12 March 2011
The geoblogosphere – and the rest of the news – have been buzzing with information and discussion about the recent M8.9 earthquake in Japan. Despite being a country that is relatively well-prepared for events like these, even Japan couldn’t withstand the power of such a quake and the resulting tsunami, and they will need help. Please consider donating to a relief organization such as the Red Cross, Doctors Without Borders, or Save the Children.
Erik Klemetti over at the Eruptions Blog mentioned the new eruption at Karangetang volcano in Indonesia, which occurred just after the earthquake in Japan – and made the point that the two events probably aren’t linked (since the volcano was already showing signs of unrest). This is likely the case in most situations where eruptions occur in close timing with earthquakes – so the answer to the question of “Did this earthquake cause an eruption?” is, probably not. But that still leaves this question: Can earthquakes trigger eruptions? This is the main subject of a paper I read recently: Manga, M. and Brodsky, E., 2006, Seismic Triggering of Earthquakes in the Far Field: Volcanoes and Geysers.
The answer is, predictably, complicated. Studies have indicated that eruptions do occur in the vicinity of large earthquakes more often than would be expected by chance – at least on the short term (within 5 days). But this only appears to be true for a very small percentage of eruptions, and only with the largest earthquakes (which implies that the stress changes caused by earthquakes are small compared to the stress changes needed to initiate eruptions). This works out to <<1% of eruptions.
Manga and Brodsky, assuming that very large earthquakes could trigger eruptions, set out to describe how this could occur. They divide triggers into two categories: mechanisms which increase the overpressure within the magma (something like shaking a bottle of soda until it explodes), and mechanisms that could trigger eruptions from outside the magma chamber. (There are a few suggestions made in the paper that I’m leaving out, because the authors make a point of saying that their effects are not strong enough to make them plausible eruption triggers – the criteria is that a mechanism must produce at least a 10 MPa overpressure).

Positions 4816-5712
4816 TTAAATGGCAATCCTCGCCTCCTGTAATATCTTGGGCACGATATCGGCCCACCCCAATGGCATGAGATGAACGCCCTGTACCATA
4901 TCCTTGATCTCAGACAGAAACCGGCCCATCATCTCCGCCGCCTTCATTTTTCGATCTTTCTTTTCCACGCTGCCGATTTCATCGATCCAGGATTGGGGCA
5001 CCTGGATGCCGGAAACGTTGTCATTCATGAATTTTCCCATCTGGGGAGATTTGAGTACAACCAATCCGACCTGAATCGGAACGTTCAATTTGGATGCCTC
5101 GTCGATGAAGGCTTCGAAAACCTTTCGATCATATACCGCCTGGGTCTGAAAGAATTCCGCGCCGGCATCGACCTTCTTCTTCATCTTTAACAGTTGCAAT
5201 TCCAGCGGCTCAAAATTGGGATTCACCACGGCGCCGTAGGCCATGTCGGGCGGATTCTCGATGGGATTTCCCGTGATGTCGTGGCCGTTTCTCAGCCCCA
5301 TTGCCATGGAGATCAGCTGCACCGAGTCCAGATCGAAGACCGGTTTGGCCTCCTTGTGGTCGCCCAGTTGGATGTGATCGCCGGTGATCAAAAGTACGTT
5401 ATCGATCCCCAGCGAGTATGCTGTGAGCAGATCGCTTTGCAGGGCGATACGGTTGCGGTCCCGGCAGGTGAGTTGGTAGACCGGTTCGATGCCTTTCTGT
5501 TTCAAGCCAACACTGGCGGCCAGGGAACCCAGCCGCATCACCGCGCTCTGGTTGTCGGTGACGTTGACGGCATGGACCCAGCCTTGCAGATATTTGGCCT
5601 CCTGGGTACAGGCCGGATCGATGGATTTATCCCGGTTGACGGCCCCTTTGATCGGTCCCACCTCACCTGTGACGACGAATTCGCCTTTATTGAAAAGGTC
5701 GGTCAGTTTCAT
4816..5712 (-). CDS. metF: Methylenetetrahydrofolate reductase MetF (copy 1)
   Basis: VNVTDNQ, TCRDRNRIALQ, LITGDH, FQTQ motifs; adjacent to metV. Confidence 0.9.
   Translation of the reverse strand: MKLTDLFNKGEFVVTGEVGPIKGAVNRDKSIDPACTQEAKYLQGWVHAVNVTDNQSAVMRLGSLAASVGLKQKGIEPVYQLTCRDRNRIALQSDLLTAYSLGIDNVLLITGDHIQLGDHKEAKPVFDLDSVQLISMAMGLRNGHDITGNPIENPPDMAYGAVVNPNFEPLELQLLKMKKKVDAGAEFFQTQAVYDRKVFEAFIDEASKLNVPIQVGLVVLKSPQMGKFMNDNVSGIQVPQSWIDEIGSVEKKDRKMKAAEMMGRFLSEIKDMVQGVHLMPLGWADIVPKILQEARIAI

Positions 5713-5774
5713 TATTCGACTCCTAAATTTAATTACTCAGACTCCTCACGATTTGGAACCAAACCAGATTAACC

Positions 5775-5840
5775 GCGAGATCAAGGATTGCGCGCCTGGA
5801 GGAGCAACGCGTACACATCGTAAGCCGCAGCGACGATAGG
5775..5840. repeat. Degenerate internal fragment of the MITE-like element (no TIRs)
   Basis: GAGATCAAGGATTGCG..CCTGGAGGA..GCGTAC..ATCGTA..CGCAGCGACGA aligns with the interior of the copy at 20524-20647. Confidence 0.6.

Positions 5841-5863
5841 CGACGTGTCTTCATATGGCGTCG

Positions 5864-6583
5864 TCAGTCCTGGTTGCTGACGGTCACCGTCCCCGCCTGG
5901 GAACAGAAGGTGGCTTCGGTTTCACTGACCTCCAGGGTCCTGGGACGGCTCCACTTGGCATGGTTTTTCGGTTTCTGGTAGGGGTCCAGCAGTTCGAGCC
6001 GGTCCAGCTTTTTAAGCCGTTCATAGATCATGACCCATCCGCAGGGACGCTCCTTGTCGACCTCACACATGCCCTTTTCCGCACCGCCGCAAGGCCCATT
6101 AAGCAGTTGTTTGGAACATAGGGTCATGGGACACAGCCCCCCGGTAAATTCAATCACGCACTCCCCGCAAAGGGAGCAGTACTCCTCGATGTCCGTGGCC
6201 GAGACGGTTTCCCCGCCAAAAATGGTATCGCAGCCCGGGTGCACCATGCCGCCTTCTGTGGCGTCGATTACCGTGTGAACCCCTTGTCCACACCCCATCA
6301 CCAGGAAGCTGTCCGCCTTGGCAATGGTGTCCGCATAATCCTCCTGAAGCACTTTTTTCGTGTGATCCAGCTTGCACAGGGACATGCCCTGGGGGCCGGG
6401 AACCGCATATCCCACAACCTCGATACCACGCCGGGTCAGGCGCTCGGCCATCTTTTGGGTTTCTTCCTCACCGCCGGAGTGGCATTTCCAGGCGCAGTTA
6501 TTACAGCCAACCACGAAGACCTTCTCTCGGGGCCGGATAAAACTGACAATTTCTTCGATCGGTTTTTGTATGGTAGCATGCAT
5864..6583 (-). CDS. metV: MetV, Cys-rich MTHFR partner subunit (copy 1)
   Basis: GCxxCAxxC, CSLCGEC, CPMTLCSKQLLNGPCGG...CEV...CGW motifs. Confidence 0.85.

From within the magma,
- Bubble nucleation: Creating new bubbles by increasing the nucleation rate through pressure differences caused by the passage of seismic waves. This mainly depends on the melt being supersaturated with gas to begin with; if seismic waves cause new bubbles to form, large gas pressures compared to the ambient (magma) pressure may cause bubbles to grow quickly and explosively.
- Falling roofs: Aggregates of crystals (or crystal “mushes”) formed near the roofs of magma chambers could be shaken loose by seismic waves; the sinking crystals could initiate convection in the chamber, bringing hotter magma to the top. This magma could vesiculate and expand as it rises, creating overpressures and possibly initiating an eruption. This mechanism depends on the actual existence of crystal “mushes” (hard to observe directly), as well as the velocity of their descent being great enough that they initiate overturn on a short timescale.
From outside the magma chamber,
- Surface unloading: If a distant earthquake was strong enough to shake loose an already weak part of a volcanic edifice and cause a landslide, it could effectively “uncork” a pressurized magma chamber and initiate an eruption. (This is essentially what happened in the 1980 eruption of Mount St. Helens, although the earthquake that accompanied that eruption was not distant or particularly large.) This mechanism has never been observed in relation to distant earthquakes, but it’s plausible if the volcano is weak enough.
- Fatigue and crack growth: Repeated or fluctuating stresses are known to cause material fatigue and cracking before the normal failure stress is reached. This could be somewhat related to the previous mechanism (in that large cracks could then cause surface unloading), or it could create rifts that magma could exploit to form dikes and initiate rift eruptions (like what’s happening at Pu’u O’o right now). The authors note that this would require very high pore pressures in something like a volcanic hydrothermal system, and even then earthquakes could trigger eruptions via this mechanism only 0.01% of the time.
What is the upshot of all this hypothesizing? Basically, it’s that very large earthquakes could trigger eruptions, but we don’t yet know exactly how – and that it will require a great deal of careful monitoring and study to possibly catch these mechanisms in action. Because we can’t yet say for sure whether these mechanisms actually occur, it’s silly to immediately start speculating about a link between the recent Japan earthquake and any eruptions that are occurring right now. For the moment, it’s important to remember that any natural hazard requires careful monitoring all on its own – whether or not there seems to be an upswing in the occurrence of other natural events nearby. This means that things like earthquake activity, tsunamis, and volcanic eruptions should be paid attention to all the time – not just when it seems like more of them are happening.
And don’t even think about trying to link something like the phase of the moon and natural disasters – if an earthquake usually can’t trigger an eruption, there’s even less chance a full moon will, no matter how close it is to the Earth.
Manga, M., & Brodsky, E. (2006). SEISMIC TRIGGERING OF ERUPTIONS IN THE FAR FIELD: Volcanoes and Geysers Annual Review of Earth and Planetary Sciences, 34 (1), 263-291 DOI: 10.1146/annurev.earth.34.031405.125125